Understanding your Organisation’s Priorities By Undertaking a Business Impact Analysis (BIA)
This post is the first in a series of posts that provide a deep dive into each step covered in our earlier Blog, “The 5 Key Stages to Business Continuity Planning”. In this article, we are going discuss the Business Impact Analysis (BIA) process. We will describe what a ‘good’ BIA looks like and how it ensures that subsequent plans help to protect the value-add elements of your business.
The BIA is the starting point in developing a Business Continuity Plan (BCP). A BIA is important because it provides the foundations and direction to build your BCP from; this is especially so if you are developing a BCP from scratch. There are two phases that must be followed, these are:
- Phase 1 – Identify
Consider the important operational functions, or priorities, of your organisation and then identify what the affects would be if these were affected by, for example, a loss of IT systems, loss of workplace, or loss of staff availability. Then, you need to consider how quickly you need to recover from the interruption. To do this we need to go through a process to answer a straightforward question, “What is it we get paid for?”, or for non-profit organisations this could be, “How do we support our beneficiaries?” The key here is understand what goes on in your company that generates revenue and creates satisfied customers. It is important to concentrate on products, services and customer “touch points”, and then look to mitigate any risks of these being compromised.
- Phase 2 – Analyse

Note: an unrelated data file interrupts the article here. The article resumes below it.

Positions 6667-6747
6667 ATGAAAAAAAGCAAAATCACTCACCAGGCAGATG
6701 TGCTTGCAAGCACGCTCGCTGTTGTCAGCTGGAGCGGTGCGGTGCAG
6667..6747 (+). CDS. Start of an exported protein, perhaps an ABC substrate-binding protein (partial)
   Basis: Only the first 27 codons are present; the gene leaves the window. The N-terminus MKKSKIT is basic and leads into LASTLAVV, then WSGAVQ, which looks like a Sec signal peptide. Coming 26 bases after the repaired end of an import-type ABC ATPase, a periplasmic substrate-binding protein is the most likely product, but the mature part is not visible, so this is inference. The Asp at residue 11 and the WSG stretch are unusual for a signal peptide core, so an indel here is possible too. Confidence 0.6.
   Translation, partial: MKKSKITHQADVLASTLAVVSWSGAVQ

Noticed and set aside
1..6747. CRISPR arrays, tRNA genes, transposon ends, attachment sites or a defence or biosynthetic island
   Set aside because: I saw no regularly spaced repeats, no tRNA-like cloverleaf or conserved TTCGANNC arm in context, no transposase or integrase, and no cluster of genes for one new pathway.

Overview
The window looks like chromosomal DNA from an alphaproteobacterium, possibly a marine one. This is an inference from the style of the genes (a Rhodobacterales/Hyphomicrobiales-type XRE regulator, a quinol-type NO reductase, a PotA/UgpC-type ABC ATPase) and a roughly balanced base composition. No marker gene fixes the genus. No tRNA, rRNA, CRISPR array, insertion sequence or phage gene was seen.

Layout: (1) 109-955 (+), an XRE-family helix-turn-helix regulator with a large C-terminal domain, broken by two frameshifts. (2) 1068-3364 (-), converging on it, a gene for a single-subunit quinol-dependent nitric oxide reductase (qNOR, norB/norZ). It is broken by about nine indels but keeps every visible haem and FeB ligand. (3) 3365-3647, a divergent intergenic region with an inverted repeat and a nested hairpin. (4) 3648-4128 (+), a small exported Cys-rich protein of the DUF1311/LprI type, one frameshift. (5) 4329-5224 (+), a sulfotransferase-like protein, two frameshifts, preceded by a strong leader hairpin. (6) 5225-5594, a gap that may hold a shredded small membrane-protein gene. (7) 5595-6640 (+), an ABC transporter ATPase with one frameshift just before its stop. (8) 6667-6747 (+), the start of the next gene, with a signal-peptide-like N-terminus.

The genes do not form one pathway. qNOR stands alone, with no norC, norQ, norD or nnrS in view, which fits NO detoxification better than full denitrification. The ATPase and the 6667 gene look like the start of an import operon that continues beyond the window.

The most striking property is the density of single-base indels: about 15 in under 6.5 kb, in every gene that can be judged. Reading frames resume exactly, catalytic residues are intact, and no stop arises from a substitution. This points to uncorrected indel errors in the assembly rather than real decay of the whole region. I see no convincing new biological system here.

Now that the operational priorities are established it is time to understand what the consequences would be to the company if they were disrupted. These could be, for example:
- Loss of revenue
- The loss of customer goodwill – how long will your customers tolerate unavailability?
- Contractual commitments – Are there contractual SLAs in place and are there any associated penalties?
- Legal and Regulatory – would a disruption to service or delivery expose you to litigation or regulatory action?
Once this is accomplished then you have achieved the first milestone of setting the scope and objectives of a BCP. It is then time to engage with other areas of the business and assess their business continuity capabilities.
Undertaking this exercise ensures that the detailed planning activities are aligned with the overall operational priorities of the business. It is important that this information is available in a format that can be easily shared within the organisation during future stages of the BCP development, for example, a well-designed spreadsheet will probably suffice. The following diagram provides an example of a completed priority and tolerance assessment (the first stage of any BIA)
This first part, undertaking a BIA has created a foundation to build upon. The next stage needs to understand what your organisation has in place, what is needed if operational disruptions occur, and whether there is the capability to recover without incurring the related exposures.
This will all be discussed in the next Blog, Phase 2 – Understand your current capabilities & available resources.